Who can it be now?

The 80’s song by the Australian band Men at Work comes to mind as loss once again comes knocking on our door. The longer we exist on earth, the more frequently this unwelcome visitor appears at the threshold.

I lost my parents in 2009 and 2017. My father-in-law passed in 2014. Recently, two classmates passed as well. In November, I had to put down our 16 year old feline family member after being diagnosed with renal failure.

Over the weekend, my sister-in-law called to inform my wife that their younger brother was no longer with us. He was only 46 years old, but had lived with diabetes since childhood. My wife looked at me and said “now there’s only 7 of us” referring to the four members of our family, her sister and spouse, and her mom.

While longevity is certainly what we all wish for it does come with this caveat. The longer you live, the more frequent visits from loss will occur.

But I do not want you to be ignorant, brethren, concerning those who have fallen asleep, lest you sorrow as others who have no hope. For if we believe that Jesus died and rose again, even so God will bring with Him those who sleep in Jesus.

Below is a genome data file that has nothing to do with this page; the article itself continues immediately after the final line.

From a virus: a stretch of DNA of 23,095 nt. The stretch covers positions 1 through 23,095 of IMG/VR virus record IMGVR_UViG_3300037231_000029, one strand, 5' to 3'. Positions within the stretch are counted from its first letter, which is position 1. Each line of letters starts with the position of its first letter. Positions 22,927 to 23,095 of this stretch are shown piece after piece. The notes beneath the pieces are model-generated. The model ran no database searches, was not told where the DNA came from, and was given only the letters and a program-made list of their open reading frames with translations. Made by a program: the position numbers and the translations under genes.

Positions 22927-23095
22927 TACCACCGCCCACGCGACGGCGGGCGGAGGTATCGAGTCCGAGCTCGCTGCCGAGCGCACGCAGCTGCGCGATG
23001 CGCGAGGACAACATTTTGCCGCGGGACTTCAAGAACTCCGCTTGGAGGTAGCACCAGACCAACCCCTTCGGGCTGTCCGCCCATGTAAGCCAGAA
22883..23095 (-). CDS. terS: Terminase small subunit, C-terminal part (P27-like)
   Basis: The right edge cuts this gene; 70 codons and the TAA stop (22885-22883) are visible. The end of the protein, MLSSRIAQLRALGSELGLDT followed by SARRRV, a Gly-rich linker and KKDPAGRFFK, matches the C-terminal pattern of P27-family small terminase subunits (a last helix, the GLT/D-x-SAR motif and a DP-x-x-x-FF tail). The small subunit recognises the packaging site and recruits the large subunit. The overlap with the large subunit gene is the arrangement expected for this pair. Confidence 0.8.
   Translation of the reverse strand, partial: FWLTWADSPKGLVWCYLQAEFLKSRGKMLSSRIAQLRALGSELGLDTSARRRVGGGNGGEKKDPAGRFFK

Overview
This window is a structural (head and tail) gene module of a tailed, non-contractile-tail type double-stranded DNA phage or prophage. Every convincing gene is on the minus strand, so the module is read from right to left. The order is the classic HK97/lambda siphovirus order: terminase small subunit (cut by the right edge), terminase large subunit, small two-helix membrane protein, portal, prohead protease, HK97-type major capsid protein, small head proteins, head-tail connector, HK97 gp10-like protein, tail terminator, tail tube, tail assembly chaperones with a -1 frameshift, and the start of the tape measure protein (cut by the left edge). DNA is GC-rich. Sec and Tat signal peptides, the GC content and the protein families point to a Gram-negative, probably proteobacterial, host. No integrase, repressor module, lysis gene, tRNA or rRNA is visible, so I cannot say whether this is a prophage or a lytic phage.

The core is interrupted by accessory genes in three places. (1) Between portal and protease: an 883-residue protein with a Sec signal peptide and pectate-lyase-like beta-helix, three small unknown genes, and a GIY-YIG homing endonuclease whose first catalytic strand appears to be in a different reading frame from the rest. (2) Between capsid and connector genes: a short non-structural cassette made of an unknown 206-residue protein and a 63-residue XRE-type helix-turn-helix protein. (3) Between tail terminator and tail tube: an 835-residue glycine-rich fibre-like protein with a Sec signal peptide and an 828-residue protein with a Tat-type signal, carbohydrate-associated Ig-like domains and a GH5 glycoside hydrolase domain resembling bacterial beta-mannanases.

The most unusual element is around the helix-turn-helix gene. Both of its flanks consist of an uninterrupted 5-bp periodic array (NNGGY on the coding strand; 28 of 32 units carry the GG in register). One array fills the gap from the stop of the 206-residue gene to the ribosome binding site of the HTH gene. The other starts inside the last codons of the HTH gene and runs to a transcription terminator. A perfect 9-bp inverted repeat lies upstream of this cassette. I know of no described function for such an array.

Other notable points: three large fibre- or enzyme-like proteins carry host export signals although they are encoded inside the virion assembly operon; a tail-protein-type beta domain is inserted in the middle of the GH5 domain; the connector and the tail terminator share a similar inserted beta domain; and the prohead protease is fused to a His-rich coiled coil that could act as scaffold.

I Thessalonians 4:13‭-‬14 NKJV

No turning back

Giving a commitment to follow Jesus involves turning away from one’s past and embracing the promise of redemption through Christ’s sacrificial death on the cross. You pursue holiness and conformity to the message and lifestyle he demonstrated for us. You understand that it is through His pardoning of our sins that we are able to stand blameless before a Holy God. We have no ability to cleanse ourselves from the ugliness and corrosion of this world on our own. He cleanses and then empowers us to overcome as we rely on Him and the power of the Holy Spirit to transform and renew us day by day.

Yesterday, we returned to visit the congregation that we met in when I was a GI and Renée was a high school student. It was a bit of a time warp and also a bit of a reckoning on how far we have traveled on this journey of faith. The message was one we had heard 30 years ago and the cultural influence was also dated. Although our faith sprang from that soil, it could not grow there now. There were political statements made that we didn’t agree with and mocking of Covid19 that was troubling as well. Add to that a pistol packing pastor and we all knew that we were making our only and possibly final visit amongst them.

An Indian missionary penned the hymn “I have decided to follow Jesus” which concludes with the line “no turning back.” I don’t think we can return to where we once were after committing to follow Jesus. We aren’t who we once were and cannot turn back the clock to do what we once did. Growth involves shedding of old ways and conforming to the image of the Savior.